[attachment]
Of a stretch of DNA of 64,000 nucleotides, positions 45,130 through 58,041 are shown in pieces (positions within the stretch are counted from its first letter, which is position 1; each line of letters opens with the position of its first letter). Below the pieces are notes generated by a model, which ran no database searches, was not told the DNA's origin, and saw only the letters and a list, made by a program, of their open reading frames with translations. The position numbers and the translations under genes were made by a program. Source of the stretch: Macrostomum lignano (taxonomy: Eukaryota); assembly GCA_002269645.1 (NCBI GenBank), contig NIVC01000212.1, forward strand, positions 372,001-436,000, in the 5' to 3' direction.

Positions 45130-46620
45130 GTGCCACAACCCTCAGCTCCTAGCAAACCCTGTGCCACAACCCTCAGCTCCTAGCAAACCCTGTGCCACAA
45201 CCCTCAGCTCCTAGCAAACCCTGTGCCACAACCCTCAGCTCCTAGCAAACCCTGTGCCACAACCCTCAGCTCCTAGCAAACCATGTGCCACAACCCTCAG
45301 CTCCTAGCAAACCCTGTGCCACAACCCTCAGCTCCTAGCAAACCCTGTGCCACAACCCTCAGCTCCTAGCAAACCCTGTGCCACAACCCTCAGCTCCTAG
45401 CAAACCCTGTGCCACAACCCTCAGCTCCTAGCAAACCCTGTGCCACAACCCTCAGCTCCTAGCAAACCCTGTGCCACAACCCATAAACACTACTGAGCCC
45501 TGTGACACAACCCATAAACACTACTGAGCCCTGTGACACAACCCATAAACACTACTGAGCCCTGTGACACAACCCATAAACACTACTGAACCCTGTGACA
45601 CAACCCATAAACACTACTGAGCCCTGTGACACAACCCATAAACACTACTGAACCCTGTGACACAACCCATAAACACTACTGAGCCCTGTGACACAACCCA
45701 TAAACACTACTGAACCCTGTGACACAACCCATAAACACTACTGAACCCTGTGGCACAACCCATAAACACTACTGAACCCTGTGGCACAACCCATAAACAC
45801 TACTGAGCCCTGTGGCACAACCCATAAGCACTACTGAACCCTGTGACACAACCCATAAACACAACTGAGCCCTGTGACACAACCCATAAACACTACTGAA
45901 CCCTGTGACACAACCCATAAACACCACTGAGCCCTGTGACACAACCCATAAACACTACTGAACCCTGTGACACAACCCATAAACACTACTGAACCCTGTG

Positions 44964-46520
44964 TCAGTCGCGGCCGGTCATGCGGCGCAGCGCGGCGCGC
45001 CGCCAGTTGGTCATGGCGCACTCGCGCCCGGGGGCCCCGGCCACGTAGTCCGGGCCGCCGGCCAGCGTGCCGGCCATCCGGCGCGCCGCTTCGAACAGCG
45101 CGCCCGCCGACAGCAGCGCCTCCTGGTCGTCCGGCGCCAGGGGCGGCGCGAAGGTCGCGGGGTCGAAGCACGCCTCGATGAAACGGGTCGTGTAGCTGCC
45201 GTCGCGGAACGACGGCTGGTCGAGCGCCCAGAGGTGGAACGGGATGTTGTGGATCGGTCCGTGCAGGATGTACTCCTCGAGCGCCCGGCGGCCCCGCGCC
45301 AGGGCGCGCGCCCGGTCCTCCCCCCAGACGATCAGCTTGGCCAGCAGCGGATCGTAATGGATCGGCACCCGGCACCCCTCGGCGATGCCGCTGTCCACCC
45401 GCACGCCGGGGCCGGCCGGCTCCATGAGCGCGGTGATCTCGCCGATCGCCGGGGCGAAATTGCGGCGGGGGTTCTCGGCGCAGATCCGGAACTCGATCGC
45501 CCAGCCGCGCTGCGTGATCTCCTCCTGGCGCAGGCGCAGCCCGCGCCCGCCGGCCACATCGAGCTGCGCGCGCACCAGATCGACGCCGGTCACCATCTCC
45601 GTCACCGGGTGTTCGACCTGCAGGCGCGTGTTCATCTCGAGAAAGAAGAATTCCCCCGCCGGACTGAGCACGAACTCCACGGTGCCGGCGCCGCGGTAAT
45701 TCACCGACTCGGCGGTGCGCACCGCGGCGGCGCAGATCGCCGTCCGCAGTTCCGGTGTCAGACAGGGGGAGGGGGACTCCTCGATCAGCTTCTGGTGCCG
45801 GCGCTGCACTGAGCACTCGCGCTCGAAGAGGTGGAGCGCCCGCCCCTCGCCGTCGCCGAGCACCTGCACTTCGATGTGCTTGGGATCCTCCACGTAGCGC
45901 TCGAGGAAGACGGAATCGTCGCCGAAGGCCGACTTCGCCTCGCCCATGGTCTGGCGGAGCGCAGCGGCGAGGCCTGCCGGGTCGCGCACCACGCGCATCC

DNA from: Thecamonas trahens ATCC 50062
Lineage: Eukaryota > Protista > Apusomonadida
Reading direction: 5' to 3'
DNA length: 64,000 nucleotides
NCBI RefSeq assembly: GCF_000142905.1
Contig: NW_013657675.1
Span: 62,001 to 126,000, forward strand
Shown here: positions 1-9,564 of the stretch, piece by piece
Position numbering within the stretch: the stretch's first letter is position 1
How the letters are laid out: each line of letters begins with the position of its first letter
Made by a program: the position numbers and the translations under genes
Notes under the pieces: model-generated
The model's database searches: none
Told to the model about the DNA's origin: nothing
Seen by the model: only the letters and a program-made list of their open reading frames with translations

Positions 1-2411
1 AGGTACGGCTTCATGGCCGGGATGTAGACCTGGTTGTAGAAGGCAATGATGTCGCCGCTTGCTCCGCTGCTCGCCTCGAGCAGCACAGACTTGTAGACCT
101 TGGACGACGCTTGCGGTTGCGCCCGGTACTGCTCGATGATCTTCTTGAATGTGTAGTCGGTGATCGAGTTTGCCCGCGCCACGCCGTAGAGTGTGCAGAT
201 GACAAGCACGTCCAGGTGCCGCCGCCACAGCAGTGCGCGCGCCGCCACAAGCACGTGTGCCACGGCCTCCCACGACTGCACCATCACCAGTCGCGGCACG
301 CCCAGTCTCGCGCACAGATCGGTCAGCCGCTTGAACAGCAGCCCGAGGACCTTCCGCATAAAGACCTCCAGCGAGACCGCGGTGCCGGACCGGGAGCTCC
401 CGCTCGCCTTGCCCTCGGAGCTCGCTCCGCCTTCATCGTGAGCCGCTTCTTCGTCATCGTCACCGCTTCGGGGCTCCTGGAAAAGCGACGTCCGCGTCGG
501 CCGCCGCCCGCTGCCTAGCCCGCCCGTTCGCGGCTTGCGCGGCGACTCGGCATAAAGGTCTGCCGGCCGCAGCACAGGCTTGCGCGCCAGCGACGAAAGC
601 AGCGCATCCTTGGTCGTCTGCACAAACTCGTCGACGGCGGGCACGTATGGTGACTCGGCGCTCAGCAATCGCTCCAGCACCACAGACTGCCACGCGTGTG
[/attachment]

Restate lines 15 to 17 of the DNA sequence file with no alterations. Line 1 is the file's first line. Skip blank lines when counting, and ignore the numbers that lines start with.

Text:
45101 CGCCCGCCGACAGCAGCGCCTCCTGGTCGTCCGGCGCCAGGGGCGGCGCGAAGGTCGCGGGGTCGAAGCACGCCTCGATGAAACGGGTCGTGTAGCTGCC
45201 GTCGCGGAACGACGGCTGGTCGAGCGCCCAGAGGTGGAACGGGATGTTGTGGATCGGTCCGTGCAGGATGTACTCCTCGAGCGCCCGGCGGCCCCGCGCC
45301 AGGGCGCGCGCCCGGTCCTCCCCCCAGACGATCAGCTTGGCCAGCAGCGGATCGTAATGGATCGGCACCCGGCACCCCTCGGCGATGCCGCTGTCCACCC